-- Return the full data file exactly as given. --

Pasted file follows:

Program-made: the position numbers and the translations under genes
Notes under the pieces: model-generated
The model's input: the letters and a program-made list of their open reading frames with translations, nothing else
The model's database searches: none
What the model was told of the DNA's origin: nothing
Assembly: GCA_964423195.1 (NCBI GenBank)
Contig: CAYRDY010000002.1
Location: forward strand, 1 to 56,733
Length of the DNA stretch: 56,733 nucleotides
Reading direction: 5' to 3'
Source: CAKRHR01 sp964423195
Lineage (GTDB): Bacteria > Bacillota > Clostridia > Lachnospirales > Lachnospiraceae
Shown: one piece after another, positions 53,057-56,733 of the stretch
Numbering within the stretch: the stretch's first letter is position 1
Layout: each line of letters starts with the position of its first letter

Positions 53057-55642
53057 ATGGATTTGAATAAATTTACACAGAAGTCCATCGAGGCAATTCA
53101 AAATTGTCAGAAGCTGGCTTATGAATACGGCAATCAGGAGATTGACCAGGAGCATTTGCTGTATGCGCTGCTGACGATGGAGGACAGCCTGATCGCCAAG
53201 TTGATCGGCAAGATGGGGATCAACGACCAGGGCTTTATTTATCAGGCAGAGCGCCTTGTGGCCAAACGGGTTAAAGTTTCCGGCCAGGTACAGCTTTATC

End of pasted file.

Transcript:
Program-made: the position numbers and the translations under genes
Notes under the pieces: model-generated
The model's input: the letters and a program-made list of their open reading frames with translations, nothing else
The model's database searches: none
What the model was told of the DNA's origin: nothing
Assembly: GCA_964423195.1 (NCBI GenBank)
Contig: CAYRDY010000002.1
Location: forward strand, 1 to 56,733
Length of the DNA stretch: 56,733 nucleotides
Reading direction: 5' to 3'
Source: CAKRHR01 sp964423195
Lineage (GTDB): Bacteria > Bacillota > Clostridia > Lachnospirales > Lachnospiraceae
Shown: one piece after another, positions 53,057-56,733 of the stretch
Numbering within the stretch: the stretch's first letter is position 1
Layout: each line of letters starts with the position of its first letter

Positions 53057-55642
53057 ATGGATTTGAATAAATTTACACAGAAGTCCATCGAGGCAATTCA
53101 AAATTGTCAGAAGCTGGCTTATGAATACGGCAATCAGGAGATTGACCAGGAGCATTTGCTGTATGCGCTGCTGACGATGGAGGACAGCCTGATCGCCAAG
53201 TTGATCGGCAAGATGGGGATCAACGACCAGGGCTTTATTTATCAGGCAGAGCGCCTTGTGGCCAAACGGGTTAAAGTTTCCGGCCAGGTACAGCTTTATC